UPDATED, 11:49 AM: Unintentionally delivering an ending that will live forever in awards show history for its Best Picture fiasco, last night’s Oscars really went places only live TV can.
In that vein, the near final numbers for last night’s 89th Academy Awards are now in, and they are down from last year. Sunday night’s show drew 32.9 million viewers with a 9.1 rating among adults 18-49.
Hosted by Jimmy Kimmel for the first time, the 2017 Oscars are down 4% in viewership and 13% among adults 18-49 from what the 88th Academy Awards ended up snagging in its final numbers last year. Like the metered market numbers of early today, that equals a nine-year viewership low for AMPAS’ annual ceremony. In fact, the 2017 Oscars were the third-least-watched of the 21st century.
Hosted by Chris Rock in his second frontman stint for Hollywood’s biggest night, the 2016 Oscars had a total audience of 34.4 million and a 10.5 demo result. In what has now become a distinct pattern of several years of downward movement for the Oscars, last year was an 8% decline from the 2015 show in overall sets of eyeballs watching and a just over 4% 18-49 drop.
It’s no La La Land mistakenly being announced as the Best Picture when the real victor was Moonlight, like what happened last night, but this isn’t likely the actual final Oscar result ratings-wise. Based on past couple of years that have seen increases of at least a 100,000 viewers when the final counting is complete, expect to see some sort of adjustment in the total audience for the 2017 Academy Awards over the next day or so.
PREVIOUSLY, 6:25 AM: Despite a great job by first-time host Jimmy Kimmel and a Best Picture win for Moonlight, the only thing that’s going to be remembered from last night’s Oscars for the next little while is the debacle of the wrong film being initially handed the big prize on live TV.
The dust won’t settle on that for ages, but right now the other news out of the 89th Academy Awards is that the nearly four-hour ABC broadcast show got a 22.4/36 in metered market results. Hitting a nine-year low for the Tinseltown ceremony and down again for another consecutive year, that’s just over a 3% decline from what the Chris Rock-hosted and Spotlight Best Picture-winning 2016 Oscars snagged in early ratings. Click on the video above to see highlights of this year’s show.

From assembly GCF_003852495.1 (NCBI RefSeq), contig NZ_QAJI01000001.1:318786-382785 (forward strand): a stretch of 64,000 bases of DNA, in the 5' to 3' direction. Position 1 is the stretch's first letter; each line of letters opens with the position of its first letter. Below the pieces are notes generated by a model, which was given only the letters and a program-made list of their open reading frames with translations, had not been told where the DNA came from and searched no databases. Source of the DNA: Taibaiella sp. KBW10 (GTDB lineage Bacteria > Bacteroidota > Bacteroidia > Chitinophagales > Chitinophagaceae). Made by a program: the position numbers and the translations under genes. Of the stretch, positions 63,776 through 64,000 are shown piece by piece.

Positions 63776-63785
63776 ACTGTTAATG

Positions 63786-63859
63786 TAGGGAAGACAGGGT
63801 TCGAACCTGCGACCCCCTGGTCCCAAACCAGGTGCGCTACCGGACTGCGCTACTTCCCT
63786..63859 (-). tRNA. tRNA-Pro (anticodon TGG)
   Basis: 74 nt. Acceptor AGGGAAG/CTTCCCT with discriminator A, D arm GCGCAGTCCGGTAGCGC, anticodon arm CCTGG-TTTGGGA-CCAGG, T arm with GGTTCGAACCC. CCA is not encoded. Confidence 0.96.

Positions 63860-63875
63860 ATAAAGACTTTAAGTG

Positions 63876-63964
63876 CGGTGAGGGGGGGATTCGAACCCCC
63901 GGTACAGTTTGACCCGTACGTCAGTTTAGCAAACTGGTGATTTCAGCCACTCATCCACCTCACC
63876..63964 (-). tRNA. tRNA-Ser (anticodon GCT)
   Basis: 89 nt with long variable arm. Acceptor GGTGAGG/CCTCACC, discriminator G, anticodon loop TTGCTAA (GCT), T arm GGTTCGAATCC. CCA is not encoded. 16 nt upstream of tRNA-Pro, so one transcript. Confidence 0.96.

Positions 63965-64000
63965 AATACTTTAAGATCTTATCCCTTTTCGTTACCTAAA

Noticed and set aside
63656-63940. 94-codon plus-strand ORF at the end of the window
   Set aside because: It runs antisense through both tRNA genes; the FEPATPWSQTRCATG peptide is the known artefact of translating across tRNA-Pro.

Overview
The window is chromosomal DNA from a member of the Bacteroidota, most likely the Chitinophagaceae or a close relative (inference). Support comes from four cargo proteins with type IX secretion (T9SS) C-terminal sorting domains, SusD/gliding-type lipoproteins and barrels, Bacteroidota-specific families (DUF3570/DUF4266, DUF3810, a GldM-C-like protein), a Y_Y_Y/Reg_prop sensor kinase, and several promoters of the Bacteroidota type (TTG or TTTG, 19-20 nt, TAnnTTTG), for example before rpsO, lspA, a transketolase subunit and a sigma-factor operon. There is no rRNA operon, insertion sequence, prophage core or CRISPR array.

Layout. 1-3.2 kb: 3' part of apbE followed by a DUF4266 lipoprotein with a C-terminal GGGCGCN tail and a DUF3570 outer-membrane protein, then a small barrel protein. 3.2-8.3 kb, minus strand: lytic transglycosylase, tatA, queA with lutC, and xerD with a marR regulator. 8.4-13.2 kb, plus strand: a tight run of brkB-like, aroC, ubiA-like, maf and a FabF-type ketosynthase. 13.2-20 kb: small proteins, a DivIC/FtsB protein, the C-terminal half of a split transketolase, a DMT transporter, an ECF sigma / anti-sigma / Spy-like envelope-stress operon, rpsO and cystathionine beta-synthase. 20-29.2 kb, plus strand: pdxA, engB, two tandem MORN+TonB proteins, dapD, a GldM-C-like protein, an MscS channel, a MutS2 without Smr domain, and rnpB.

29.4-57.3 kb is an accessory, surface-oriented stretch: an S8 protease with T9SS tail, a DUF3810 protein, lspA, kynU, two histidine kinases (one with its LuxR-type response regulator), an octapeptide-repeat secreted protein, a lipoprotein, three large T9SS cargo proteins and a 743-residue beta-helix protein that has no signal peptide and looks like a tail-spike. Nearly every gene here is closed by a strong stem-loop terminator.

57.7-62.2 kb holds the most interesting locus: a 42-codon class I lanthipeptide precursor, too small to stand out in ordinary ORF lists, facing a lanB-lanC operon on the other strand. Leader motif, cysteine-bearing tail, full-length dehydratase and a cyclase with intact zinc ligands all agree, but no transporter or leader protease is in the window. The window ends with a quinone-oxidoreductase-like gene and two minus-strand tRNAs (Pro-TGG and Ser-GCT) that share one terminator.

Then an eight-year low in metered market numbers, the 88th Academy Awards went on to end up with 34.4 million viewers and a rating of 10.5/31 among adults 18-49 – also an eight-year low and the third least watched Oscars ever. All of which does not bode well for last night’s show in the later numbers.
The best that Hollywood’s big night has done in the first round of ratings over the past decade-plus was back in 2005. That show, also hosted by Rock, got a 30.1/43 metered market result. Clint Eastwood’s Million Dollar Baby won Best Picture that year, and the broadcast went on to score 42.1 million viewers in the final number. With 12 Years a Slave winning Best Picture, the 2014 Oscars fronted by Ellen DeGeneres drew the biggest overall audience of the 21st century, with 43.7 million tuning in.
Besides Moonlight getting its Best Picture win after Warren Beatty and Faye Dunaway mistakenly first announced it for La La Land, last night’s Academy Awards also saw victories for La La director Damien Chazelle and that film’s Emma Stone as Best Actress. Manchester by the Sea‘s Casey Affleck won for Best Actor, Fences‘ Viola Davis and Moonlight‘s Mahershala Ali took the awards for Best Supporting Actress and Best Supporting Actor.
With basically nothing else new on the Big 4 last night and an original The Walking Dead on cable, we’ll update with more Oscar numbers later. In the meantime, check out the final viewership totals for the Academy Awards so far this century, what won Best Picture that year and who hosted:
2016 34.4 million, Spotlight (Chris Rock)
2015 37.3 million, Birdman (Neil Patrick Harris)
2014 43.7 million, 12 Years a Slave (Ellen DeGeneres)
2013 40.3 million, Argo (Seth MacFarlane)
2012 39.3 million, The Artist (Billy Crystal)
2011 37.9 million, The King’s Speech (Anne Hathaway/James Franco)
2010 41.3 million, The Hurt Locker (Steve Martin/Alec Baldwin)
2009 36.3 million, Slumdog Millionaire (Hugh Jackman)
2008 32.0 million, No Country For Old Men (Jon Stewart)
2007 40. 2 million, The Departed (Ellen DeGeneres)
2006 38.9 million, Crash (Jon Stewart)
2005 42.1 million, Million Dollar Baby (Chris Rock)
2004 43.5 million, The Lord Of The Rings: The Return of the King (Billy Crystal)
2003 33.0 million, Chicago (Steve Martin)
2002 41.8 million, A Beautiful Mind (Whoopi Goldberg)
2001 42.9 million, Gladiator (Steve Martin)
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